RPA migrations hastened through API bot interactions

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Blueprint Software Systems has released a new solution for migrating Robotic Process Automation (RPA) to the Microsoft Power Automate platform. This could shift the balance in the RPA market towards lower-cost offerings from Microsoft with native integration with popular productivity applications.

Leading RPA companies, including UiPath, Automation Anywhere, and Blue Prism, have longer lead times to Microsoft. These companies have built a substantial base of loyal corporate customers. However, they also faced challenges in terms of scalability, management, and high cost.

Dan Shimmerman, CEO of Blueprint, said, “We are seeing a strong desire in the area for RPA programs to switch RPA providers. The providers have oversold and undersold in terms of ease of implementation and value recording. “

Microsoft recently stormed the market with a promising and cheaper alternative. Existing RPA customers, however, faced the prospect of rewriting their RPA applications and management tools. “In the past, migrating an entire digital workforce was incredibly expensive and time-consuming, so this was basically a non-starter even if there was a lot of interest in Microsoft’s offering,” said Shimmerman. Blueprint’s offering could dramatically reduce these costs and prepare organizations for better governance.

RPA versus low code

Before RPA emerged, process efficiency experts developed a whole science around business process management systems. Process winks pounced on a company trying to figure out how processes work and how to redesign them, and then worked with business process management suites to turn those into actionable business processes. But many processes were difficult to change.

Other vendors began experimenting with software that mimicked keystrokes and mouse clicks for simple but essential tasks, such as copying data from mainframe apps to desktop apps. Analyst Phil Fersht coined the term Robotic Automation to describe this new feature that was eventually renamed from Blue Prism to Robotic Process Automation. However, these apps only automated tasks, not processes, as process specialists thought.

Meanwhile, a new development paradigm has emerged that focuses on low-code development tools. While RPA traditionally mimics human interactions, these low-code apps are driving automation through application programming interfaces (APIs), which are much faster and more robust. Even with these new tools, RPA has still grown significantly. One factor may be their close alignment with the way users think about applications. An RPA bot is instantly understandable for any user and can work with any app at the user interface (UI) level, which offers considerable flexibility.

In developing and evolving Microsoft Power Automate, insights were gained from both the RPA and low-code camps to offer the best of both worlds, with applications that could be built similar to RPA bots, but could run at the speed of low-code apps.

Bringing the process into RPA migrations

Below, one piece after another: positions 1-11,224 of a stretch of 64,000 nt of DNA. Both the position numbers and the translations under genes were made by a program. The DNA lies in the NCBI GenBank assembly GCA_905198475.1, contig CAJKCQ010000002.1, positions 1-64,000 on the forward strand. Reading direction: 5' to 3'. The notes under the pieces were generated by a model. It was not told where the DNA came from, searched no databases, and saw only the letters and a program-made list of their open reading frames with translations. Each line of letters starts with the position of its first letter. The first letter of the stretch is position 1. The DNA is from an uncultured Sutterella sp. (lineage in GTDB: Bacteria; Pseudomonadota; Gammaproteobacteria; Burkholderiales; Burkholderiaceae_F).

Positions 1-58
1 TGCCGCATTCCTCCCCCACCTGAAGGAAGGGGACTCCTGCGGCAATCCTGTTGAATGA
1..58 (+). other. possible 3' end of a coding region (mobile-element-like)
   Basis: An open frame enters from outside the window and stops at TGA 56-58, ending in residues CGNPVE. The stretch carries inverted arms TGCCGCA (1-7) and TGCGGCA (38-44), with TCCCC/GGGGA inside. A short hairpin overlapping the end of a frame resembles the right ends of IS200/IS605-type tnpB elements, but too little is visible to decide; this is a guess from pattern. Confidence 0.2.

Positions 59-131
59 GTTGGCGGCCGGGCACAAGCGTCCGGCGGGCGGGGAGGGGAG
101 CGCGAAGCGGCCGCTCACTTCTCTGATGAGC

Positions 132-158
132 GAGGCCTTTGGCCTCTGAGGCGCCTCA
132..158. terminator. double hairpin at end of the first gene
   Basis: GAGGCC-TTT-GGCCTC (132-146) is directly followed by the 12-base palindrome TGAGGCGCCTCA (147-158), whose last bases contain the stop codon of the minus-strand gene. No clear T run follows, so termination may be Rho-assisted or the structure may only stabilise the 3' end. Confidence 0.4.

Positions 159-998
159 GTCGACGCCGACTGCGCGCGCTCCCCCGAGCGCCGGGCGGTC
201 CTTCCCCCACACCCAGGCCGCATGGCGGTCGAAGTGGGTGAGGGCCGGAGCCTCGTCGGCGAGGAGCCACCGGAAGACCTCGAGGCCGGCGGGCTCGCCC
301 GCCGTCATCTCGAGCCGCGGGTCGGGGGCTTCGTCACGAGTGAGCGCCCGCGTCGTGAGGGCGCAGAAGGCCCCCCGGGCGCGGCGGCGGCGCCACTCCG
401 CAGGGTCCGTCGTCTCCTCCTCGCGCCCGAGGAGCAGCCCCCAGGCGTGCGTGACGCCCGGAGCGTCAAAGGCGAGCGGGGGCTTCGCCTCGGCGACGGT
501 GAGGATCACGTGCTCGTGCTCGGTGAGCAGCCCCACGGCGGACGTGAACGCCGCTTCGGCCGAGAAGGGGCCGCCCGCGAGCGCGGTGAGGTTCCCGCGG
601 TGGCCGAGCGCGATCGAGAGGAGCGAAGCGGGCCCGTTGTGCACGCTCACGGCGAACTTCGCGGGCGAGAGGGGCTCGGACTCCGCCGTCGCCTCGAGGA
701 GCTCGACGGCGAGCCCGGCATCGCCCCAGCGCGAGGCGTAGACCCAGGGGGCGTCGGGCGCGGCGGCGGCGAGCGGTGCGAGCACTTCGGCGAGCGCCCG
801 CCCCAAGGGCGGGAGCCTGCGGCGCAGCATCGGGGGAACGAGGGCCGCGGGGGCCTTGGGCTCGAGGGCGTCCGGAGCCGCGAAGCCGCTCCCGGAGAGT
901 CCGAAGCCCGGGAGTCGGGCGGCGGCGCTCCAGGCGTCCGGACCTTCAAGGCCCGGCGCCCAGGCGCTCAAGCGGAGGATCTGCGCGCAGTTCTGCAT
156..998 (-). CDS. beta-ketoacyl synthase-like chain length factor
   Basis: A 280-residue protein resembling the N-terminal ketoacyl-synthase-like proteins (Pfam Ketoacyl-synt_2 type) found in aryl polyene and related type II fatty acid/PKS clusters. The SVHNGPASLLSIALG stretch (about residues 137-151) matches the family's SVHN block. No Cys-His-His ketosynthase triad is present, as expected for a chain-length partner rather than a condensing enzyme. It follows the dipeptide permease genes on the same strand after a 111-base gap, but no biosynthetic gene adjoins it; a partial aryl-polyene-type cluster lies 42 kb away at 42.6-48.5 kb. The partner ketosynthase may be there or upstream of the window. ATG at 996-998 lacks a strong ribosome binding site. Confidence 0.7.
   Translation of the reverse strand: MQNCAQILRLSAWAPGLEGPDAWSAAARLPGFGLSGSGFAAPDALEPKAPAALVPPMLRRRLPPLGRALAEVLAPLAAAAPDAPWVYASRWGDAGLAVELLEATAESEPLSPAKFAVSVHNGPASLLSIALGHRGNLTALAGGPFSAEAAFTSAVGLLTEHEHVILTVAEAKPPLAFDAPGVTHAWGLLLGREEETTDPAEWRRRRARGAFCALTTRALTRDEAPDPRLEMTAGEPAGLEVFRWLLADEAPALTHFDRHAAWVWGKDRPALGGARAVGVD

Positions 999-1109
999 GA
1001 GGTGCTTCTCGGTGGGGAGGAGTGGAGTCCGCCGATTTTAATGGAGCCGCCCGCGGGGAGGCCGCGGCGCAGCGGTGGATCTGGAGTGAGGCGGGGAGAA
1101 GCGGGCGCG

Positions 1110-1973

Both RPA and low-code tools have traditionally focused on the technical side of automation. In contrast, Blueprint began with a focus on the process paradigm of application development and management. It provides tools for creating executable documents that describe current processes, governance requirements, and an optimal workflow.

While Power Automate makes it easy to create automations, Blueprint provides an enterprise context. Users can see where their automation fits into higher-level end-to-end processes and ultimately into customer journeys or business value streams. This improves the alignment between automations and applicable business rules, company policies, regulatory obligations, and other company restrictions.

Blueprint also provides a common vocabulary for all RPA platforms. Collaborative development capabilities enable business and technical users to interact through inline discussions, storyboarding, and Quire review capabilities. It also includes functionality for generating functional tests and acceptance tests, and automatically pushes new automations to the target RPA platform.

Separation becomes easier

Moving RPA bots from one platform to another is not for the faint of heart. “The platforms have very different designs and implementations and were never intended to interact with each other in any way,” Shimmerman said.

For example, commands for interacting with known applications are sometimes similar, sometimes very different, and sometimes none. In addition, the different platforms manage variables, types and scopes differently. Additionally, most companies rely on documents to indicate their automations that may be missing or out of date.

The new tool Blueprint Enterprise Automation Suite refactors RPA bots into a common object model. It then determines the percentage of this process automation that is directly compatible with the target RPA platform. It also helps organize the requirements for new code that developers need to generate.

Early adopters were able to reduce migration costs by 80% and triple the migration speed. Instead of building their bots from scratch, companies could migrate and then fill in the details.

“Switching to Microsoft is no longer an intimidating feat, but it is quite doable. Through our partnership with Microsoft, we are already seeing a lot of interest and movement to start migrations, ”said Shimmerman.

In the meantime, RPA providers don’t sit still. UiPath has improved its tools for creating large-scale automation programs. Automation Anywhere has completely redesigned its platform to take advantage of cloud-native capabilities. And Blue Prism has shifted its focus from RPA to programmable digital workers.

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July 24, 2021